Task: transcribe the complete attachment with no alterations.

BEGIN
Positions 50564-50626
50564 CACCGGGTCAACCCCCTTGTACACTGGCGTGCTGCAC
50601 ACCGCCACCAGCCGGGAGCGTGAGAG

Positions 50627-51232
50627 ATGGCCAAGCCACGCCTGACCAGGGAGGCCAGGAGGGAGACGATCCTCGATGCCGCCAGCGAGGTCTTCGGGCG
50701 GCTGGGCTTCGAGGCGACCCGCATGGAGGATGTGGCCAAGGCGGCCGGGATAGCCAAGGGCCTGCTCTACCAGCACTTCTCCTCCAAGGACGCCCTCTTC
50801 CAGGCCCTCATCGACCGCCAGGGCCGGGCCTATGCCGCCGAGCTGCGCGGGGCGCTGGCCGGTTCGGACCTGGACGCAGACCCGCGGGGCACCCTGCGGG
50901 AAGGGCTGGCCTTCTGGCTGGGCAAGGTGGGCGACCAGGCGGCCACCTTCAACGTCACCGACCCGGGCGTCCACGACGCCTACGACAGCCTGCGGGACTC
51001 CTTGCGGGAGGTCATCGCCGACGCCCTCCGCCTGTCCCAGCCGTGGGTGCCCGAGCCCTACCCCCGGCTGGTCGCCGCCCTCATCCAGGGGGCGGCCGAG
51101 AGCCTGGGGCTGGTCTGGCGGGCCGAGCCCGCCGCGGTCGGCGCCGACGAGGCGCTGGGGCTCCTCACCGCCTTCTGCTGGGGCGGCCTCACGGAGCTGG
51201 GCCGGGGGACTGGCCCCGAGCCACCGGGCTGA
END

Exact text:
Positions 50564-50626
50564 CACCGGGTCAACCCCCTTGTACACTGGCGTGCTGCAC
50601 ACCGCCACCAGCCGGGAGCGTGAGAG

Positions 50627-51232
50627 ATGGCCAAGCCACGCCTGACCAGGGAGGCCAGGAGGGAGACGATCCTCGATGCCGCCAGCGAGGTCTTCGGGCG
50701 GCTGGGCTTCGAGGCGACCCGCATGGAGGATGTGGCCAAGGCGGCCGGGATAGCCAAGGGCCTGCTCTACCAGCACTTCTCCTCCAAGGACGCCCTCTTC
50801 CAGGCCCTCATCGACCGCCAGGGCCGGGCCTATGCCGCCGAGCTGCGCGGGGCGCTGGCCGGTTCGGACCTGGACGCAGACCCGCGGGGCACCCTGCGGG
50901 AAGGGCTGGCCTTCTGGCTGGGCAAGGTGGGCGACCAGGCGGCCACCTTCAACGTCACCGACCCGGGCGTCCACGACGCCTACGACAGCCTGCGGGACTC
51001 CTTGCGGGAGGTCATCGCCGACGCCCTCCGCCTGTCCCAGCCGTGGGTGCCCGAGCCCTACCCCCGGCTGGTCGCCGCCCTCATCCAGGGGGCGGCCGAG
51101 AGCCTGGGGCTGGTCTGGCGGGCCGAGCCCGCCGCGGTCGGCGCCGACGAGGCGCTGGGGCTCCTCACCGCCTTCTGCTGGGGCGGCCTCACGGAGCTGG
51201 GCCGGGGGACTGGCCCCGAGCCACCGGGCTGA